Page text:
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Tyne and Wear HER(12310): North Shields, Low Lights Fishery - Details

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N Tyneside

North Shields, Low Lights Fishery

North Shields


Agriculture and Subsistence

Fish Trap

Fish Weir

Post Medieval


Documentary Evidence

Named after the lighthouse built in 1536-40. On the north side of the Narrows at North Shields. Referred to as Robert Ramsey's fishery in 1637. The fishery extended from the Black Middens (NZ 371 687) three miles to Howdon Head (NZ 333 660). It existed at least as early as 1443 when the Prior of Tynemouth possessed three long weirs or salmon yares across the river towards Jarrow which impeded ships sailing upstream to Newcastle. In the 18th century it used sweep nets and stake nets which were hauled ashore at the Black Middens, Mussel Scarp (NZ 365 685), Coble Dean, White Hill Point (NZ 349 661) and Howdon (NZ 333 661). Its rent (with Cullercoats) was £2 in 1851. In 1775 265 salmon were caught in one draught {Brand, History and Antiquities of Newcastle, Vol 2, p 33}.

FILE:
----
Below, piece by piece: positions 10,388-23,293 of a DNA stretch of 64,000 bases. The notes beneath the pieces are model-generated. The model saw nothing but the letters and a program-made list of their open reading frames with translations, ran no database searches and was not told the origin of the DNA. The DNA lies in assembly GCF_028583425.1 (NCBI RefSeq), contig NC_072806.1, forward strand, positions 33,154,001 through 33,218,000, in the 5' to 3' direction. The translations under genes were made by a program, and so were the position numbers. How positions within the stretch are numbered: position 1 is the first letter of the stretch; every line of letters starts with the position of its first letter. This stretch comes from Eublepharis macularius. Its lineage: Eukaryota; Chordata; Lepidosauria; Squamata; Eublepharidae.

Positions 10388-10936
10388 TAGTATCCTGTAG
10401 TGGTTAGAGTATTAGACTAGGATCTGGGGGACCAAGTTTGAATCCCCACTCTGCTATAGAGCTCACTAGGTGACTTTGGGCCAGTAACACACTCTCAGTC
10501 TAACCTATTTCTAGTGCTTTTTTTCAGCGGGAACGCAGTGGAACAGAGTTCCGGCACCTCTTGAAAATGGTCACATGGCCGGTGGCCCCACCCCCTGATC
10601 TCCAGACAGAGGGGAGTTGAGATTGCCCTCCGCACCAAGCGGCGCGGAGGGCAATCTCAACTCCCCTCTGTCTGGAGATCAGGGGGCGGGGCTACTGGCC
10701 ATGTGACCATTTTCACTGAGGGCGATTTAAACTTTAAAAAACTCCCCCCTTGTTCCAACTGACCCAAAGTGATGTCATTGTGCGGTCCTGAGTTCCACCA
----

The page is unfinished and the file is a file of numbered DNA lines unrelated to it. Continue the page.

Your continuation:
V.E. Watts, 1988, Some Northumbrian Fishery Names III in Durham Archaeological Journal, 4, 1988, pp 53-59; Craster, A History of Northumberland, Vol. 8, p. 289, 294, 298,

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